- 1.Yes, your SOP training works, but can you prove it?
- 2.Skillpad @ ISPE Ireland Process Safety Bootcamp for Young Professionals
More and more regulatory bodies are insisting on proof that SOP training is effective. The traditional proof of knowledge transfer – a signed “read and understood” hard-copy statement – is no longer adequate.
Skillpad is assisting its clients in addressing this problem by enabling employees to assess themselves on SOPs electronically using a robust, secure assessment engine (mySkillpad). This assessment asks the employee client-approved questions that are designed to provide proof of knowledge transfer. The assessment results are stored electronically for internal training management and regulatory purposes.
Increased emphasis on SOP training can be traced to FDA’s introduction of its Systems Based Inspection program for pharmaceutical manufacturers in 2002. Since this introduction, emphasis on training during regulatory inspections has increased.
Basically, the Systems Based program sees each part of a pharmaceutical operation as a system. Thus, there is a Quality System, a Production System, etc. To function in compliance with industry regulations each of these systems requires employees who are competent in the tasks of that system. In other words, they must have the necessary knowledge and skills to perform their jobs properly. To achieve competence, each job function must first be described in terms of required competencies (Needs Analysis). Once this is done, an appropriate training program can be devised and implemented.
As part of an inspection of each system, training/qualification of personnel is specified as one of the areas FDA inspectors must examine. According to FDA’s Compliance Program Guidance Manual for FDA Staff: Drug Manufacturing Inspections: “For…training/qualification of personnel,…the firm should have written and approved procedures and documentation resulting therefrom. The firm’s adherence to written procedures should be verified through observation whenever possible.”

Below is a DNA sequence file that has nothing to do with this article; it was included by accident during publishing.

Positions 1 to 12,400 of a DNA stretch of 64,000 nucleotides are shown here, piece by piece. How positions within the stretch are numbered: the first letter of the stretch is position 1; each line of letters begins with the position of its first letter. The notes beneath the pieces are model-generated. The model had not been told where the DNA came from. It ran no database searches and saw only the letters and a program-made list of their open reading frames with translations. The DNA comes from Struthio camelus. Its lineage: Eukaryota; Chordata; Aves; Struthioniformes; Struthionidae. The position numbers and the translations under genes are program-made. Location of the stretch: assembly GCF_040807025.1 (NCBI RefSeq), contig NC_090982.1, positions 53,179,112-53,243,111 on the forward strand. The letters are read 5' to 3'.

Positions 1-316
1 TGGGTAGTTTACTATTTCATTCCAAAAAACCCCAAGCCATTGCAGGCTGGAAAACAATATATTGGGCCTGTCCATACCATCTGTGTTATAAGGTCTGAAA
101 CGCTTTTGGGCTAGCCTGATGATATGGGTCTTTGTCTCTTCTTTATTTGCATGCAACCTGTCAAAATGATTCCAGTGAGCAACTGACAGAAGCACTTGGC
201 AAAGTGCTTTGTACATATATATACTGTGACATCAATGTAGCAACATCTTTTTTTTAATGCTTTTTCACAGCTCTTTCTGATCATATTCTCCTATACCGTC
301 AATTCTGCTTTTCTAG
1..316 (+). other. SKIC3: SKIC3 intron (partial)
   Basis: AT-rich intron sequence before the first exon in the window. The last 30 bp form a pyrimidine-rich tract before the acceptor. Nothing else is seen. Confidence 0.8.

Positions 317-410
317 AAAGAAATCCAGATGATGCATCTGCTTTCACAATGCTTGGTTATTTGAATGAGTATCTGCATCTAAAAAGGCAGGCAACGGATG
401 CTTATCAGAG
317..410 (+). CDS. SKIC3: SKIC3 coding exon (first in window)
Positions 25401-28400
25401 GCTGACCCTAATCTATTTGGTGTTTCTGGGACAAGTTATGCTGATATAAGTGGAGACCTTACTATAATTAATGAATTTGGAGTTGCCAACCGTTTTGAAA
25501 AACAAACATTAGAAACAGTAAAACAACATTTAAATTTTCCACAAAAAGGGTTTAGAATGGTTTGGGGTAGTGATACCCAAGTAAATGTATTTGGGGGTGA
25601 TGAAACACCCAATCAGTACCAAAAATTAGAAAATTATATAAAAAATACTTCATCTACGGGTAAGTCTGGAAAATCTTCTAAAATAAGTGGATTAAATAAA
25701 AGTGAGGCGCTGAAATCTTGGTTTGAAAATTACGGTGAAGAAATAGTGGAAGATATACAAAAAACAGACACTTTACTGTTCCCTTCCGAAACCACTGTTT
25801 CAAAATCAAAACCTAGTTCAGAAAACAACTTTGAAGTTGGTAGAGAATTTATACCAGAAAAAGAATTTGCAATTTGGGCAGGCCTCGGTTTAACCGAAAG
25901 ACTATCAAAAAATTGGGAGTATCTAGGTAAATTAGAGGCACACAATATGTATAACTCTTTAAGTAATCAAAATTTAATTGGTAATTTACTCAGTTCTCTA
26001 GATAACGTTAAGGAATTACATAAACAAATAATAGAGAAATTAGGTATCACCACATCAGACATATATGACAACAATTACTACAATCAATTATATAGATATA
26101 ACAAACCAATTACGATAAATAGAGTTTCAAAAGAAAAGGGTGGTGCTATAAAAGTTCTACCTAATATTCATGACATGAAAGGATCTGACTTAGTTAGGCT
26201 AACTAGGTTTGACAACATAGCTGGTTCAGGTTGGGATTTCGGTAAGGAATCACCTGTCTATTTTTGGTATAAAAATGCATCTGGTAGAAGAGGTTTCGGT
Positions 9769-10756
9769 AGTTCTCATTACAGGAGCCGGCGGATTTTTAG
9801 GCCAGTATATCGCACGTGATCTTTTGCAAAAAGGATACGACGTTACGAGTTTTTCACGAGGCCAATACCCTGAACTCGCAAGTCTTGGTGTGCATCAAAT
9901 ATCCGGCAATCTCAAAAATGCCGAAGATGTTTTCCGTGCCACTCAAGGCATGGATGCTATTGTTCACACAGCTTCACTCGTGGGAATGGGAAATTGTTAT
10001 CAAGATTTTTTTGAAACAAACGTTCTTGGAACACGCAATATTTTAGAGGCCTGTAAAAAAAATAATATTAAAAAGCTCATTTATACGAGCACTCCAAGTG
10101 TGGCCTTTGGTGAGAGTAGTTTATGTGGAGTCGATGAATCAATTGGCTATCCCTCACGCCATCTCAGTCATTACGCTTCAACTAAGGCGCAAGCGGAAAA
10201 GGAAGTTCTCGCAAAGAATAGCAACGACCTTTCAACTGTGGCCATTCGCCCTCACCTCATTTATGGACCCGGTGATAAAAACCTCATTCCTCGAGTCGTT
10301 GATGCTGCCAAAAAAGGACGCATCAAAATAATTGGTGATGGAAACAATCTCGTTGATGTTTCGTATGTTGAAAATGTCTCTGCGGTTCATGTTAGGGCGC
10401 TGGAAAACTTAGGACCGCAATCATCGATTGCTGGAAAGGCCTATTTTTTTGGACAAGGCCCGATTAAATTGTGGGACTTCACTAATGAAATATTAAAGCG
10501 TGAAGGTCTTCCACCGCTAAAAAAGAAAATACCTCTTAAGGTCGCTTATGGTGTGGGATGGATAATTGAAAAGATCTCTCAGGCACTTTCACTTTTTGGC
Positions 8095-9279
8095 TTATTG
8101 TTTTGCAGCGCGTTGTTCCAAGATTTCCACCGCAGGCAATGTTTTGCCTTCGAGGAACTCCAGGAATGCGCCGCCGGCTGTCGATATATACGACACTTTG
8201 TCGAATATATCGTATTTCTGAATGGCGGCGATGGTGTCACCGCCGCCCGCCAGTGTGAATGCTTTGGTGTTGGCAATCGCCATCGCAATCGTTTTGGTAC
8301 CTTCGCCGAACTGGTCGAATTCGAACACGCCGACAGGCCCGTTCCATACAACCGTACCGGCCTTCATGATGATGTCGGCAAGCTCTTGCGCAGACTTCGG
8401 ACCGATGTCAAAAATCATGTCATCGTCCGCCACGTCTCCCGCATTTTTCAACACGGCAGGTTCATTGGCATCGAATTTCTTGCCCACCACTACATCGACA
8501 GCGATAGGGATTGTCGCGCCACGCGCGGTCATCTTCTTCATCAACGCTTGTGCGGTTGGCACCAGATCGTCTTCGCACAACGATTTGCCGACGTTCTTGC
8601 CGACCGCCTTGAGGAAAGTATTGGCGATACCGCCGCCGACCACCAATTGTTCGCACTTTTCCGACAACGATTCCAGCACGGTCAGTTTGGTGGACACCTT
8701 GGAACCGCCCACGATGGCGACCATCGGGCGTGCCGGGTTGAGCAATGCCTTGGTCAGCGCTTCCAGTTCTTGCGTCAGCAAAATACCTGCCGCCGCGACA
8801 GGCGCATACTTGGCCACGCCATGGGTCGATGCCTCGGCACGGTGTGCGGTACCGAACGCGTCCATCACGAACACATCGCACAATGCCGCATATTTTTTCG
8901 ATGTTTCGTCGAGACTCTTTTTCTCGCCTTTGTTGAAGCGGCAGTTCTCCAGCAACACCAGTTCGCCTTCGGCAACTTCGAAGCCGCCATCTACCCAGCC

To function in compliance with industry regulations each of these systems requires employees who are competent in the tasks of that system.
Key procedures in achieving employee competence are SOPs (Standard Operating Procedures). SOPs provide detailed instructions on how to perform certain tasks or procedures in a consistent way. They are therefore a key part of all training programs. Since many procedurized tasks are critical to product quality (e.g. a manufacturing process, an analytical method) the corresponding SOPs are frequently examined by FDA inspectors.
Many companies have their employees ‘sign-off’ on an SOP to state that it has been read and understood. Yet this sign-off in itself does not prove that the information or knowledge has been transferred from the SOP to the learner. It simply proves that the words were read but not necessarily understood.
In the current regulatory climate, proof of knowledge transfer during training is being viewed as necessary to determine if personnel are trained/qualified. An example of proof is a successfully completed assessment. Our experience from talking to clients is that more and more companies are introducing multiple choice assessments as a means of evaluating employees’ knowledge of certain SOPs.
This is not an easy task. With many companies having in excess of 500 SOPs, there is potentially a huge administrative burden on Training Departments to produce the required assessments for each SOP and to ensure each employee is assessed. Skillpad develops assessments routinely as part of its e-lessons. With our expertise in this area we can not only help you develop an SOP assessment program, we can also assist you in identifying training needs and formulating and implementing your training programs.
In addition, Skillpad has the technical expertise to automate the SOP assessment process using an “assessment engine”. Using this engine, SOP assessments can be taken electronically and the results stored in a secure Part 11 compliant database. The assessment engine can also be configured to interact and ‘talk’ to existing applications such as document management systems.